Cats are well known for their fastidious grooming habits. However, even the most meticulous feline needs some grooming assistance from their owner from time to time. Most short haired cats rarely visit professional groomers, so keeping up with grooming at home is vital.
As veterinarians, we believe it’s important for cat owners to be aware of the grooming needs of their furry friends to keep them healthy and happy. In this blog post, we’re sharing the five grooming things you should check on your cat every month to ensure they are in the best possible condition. If you ever have any concerns about your cat’s health or grooming needs, we encourage you to contact us right away.
- Ears: How can you tell if there’s something wrong with your cat’s ears? The first thing you’ll want to look out for is odor. If your cat’s ears smell unpleasant, they may have an infection. Check their ears for excessive wax buildup, too. This could indicate ear mites, especially if your feline friend goes outside.
Mites cause several symptoms, including:
- Head shaking
- Crusty, dark brown-to-black discharge
- Eyes: The eyes are windows to your cat’s health, so keep an eye (pun intended) out for anything unusual. Check for discharge and changes to the color or appearance of the eye. Never put anything in your cat’s eyes without consulting a veterinarian. Call us if you notice any changes.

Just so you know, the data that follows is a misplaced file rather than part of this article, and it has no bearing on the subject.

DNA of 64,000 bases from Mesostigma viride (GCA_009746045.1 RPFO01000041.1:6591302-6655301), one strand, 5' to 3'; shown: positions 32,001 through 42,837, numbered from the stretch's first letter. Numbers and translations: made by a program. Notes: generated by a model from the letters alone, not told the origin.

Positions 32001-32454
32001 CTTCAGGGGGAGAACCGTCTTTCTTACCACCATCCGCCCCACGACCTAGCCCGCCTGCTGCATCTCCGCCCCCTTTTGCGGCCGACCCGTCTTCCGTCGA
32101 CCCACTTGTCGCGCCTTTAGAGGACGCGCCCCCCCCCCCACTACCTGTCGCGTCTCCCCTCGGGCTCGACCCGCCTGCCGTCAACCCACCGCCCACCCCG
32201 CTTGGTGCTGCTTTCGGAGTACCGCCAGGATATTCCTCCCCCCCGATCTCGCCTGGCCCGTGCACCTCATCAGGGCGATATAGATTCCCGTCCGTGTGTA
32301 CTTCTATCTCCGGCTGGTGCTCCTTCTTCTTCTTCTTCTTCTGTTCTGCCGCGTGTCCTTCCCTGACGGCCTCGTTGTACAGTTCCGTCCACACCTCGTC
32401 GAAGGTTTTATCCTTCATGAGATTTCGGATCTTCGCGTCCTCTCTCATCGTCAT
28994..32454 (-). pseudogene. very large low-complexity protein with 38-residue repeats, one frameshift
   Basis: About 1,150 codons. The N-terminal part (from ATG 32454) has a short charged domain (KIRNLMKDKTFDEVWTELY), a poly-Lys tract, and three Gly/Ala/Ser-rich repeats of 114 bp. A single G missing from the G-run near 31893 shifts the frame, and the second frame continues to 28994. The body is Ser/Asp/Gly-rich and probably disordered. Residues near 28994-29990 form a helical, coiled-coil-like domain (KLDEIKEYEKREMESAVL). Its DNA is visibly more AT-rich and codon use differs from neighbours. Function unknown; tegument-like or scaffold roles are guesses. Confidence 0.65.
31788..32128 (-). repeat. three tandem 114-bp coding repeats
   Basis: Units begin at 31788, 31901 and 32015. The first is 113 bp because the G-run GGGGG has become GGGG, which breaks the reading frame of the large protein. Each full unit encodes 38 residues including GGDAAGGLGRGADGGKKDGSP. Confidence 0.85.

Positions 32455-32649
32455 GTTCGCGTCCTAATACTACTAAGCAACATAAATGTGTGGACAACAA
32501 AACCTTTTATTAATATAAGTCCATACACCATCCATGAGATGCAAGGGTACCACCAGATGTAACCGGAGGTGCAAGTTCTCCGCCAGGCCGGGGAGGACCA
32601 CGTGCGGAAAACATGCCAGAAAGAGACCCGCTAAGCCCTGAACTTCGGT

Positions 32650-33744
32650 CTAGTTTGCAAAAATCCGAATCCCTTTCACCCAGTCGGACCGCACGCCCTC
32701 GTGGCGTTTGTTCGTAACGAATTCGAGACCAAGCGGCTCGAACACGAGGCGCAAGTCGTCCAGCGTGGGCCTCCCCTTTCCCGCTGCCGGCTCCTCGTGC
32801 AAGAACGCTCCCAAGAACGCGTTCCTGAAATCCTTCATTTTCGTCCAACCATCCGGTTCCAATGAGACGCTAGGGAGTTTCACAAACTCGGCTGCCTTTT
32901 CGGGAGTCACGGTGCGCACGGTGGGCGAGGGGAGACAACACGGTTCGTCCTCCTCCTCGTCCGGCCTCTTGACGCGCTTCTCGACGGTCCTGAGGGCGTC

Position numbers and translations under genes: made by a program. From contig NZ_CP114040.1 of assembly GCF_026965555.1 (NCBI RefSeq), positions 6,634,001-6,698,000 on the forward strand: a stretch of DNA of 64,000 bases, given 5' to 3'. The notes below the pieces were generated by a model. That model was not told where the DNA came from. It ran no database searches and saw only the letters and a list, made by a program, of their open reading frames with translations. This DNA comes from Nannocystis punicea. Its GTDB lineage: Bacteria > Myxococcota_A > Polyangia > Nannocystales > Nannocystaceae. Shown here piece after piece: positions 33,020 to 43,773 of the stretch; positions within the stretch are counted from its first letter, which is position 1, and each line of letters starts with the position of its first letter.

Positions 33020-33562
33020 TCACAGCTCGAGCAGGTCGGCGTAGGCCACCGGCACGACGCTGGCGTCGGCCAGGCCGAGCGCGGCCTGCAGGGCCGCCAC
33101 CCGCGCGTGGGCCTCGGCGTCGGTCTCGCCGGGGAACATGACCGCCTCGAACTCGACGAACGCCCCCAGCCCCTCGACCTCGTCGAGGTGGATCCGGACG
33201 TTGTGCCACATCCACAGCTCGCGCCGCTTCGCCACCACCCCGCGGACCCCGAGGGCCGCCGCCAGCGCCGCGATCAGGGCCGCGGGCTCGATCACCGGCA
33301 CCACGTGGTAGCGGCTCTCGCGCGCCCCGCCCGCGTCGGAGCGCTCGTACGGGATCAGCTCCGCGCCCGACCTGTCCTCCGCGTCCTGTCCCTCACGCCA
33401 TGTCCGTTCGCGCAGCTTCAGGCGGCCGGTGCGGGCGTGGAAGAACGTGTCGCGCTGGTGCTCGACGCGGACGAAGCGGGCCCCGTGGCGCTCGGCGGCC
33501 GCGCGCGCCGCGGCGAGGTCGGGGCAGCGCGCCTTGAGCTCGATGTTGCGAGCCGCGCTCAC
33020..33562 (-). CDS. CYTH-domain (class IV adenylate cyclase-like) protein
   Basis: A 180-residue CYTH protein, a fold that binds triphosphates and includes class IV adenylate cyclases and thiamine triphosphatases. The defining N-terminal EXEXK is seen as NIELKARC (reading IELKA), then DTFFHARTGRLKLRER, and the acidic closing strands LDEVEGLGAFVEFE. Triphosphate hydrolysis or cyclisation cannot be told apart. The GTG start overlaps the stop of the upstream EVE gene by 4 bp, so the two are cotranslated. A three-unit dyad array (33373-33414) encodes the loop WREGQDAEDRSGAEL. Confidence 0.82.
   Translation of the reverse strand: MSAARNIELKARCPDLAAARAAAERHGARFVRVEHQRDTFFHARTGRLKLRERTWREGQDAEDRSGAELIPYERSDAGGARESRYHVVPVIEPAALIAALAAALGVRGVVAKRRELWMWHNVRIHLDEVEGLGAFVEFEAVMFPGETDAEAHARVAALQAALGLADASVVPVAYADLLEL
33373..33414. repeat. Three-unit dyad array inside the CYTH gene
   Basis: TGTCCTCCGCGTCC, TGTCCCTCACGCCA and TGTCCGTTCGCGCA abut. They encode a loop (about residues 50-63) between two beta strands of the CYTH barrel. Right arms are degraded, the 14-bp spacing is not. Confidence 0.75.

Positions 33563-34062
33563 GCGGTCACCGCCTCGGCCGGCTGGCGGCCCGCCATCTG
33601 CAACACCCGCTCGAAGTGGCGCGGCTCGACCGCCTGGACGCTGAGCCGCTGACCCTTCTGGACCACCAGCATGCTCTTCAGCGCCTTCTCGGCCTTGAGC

- Nose: Check for obstructions or discharge. Your cat’s nose doesn’t have to be wet, but it shouldn’t be dry or cracked. If your feline friend has a runny nose, see us.
- Mouth: A healthy mouth should have normal coloration—not red or pale. Check for missing teeth and signs of tooth decay, tartar buildup, tooth damage, bleeding gums, etc. Make sure there isn’t anything stuck in your cat’s mouth, and pay attention to how their breath smells. Foul-smelling breath is a common sign of dental disease.
Cats constantly groom themselves, but that doesn’t mean they can fully care for their fur. If you’re noticing bald spots on your cat or if they’ve stopped grooming themselves, there could be a medical problem. Allergies, external parasites, thyroid problems, and many issues can affect a cat’s fur, so seek veterinary care if you notice changes.
Long-haired cats are prone to painful mats, particularly around their ears, by their tail, under their “arms,” and on their belly. Check for mats while grooming, and gently remove them by brushing or contact a professional cat groomer for assistance. Never use scissors to remove a mat on a cat. Their skin is so elastic that we often see cats for cuts caused by scissors. Clippers are a much safer option, but an untrained person may still unintentionally cut a cat’s skin.
3. Skin and Body
Part your cat’s fur, and examine their skin. Does it appear smooth and healthy? There shouldn’t be any lumps, bumps, rashes, or discoloration. Remember, both female and male cats have nipples, so small bumps on your male cat’s belly may not be cause for concern. Keep an eye on skin pigmentation. If you notice any sudden changes, an underlying health problem could be to blame.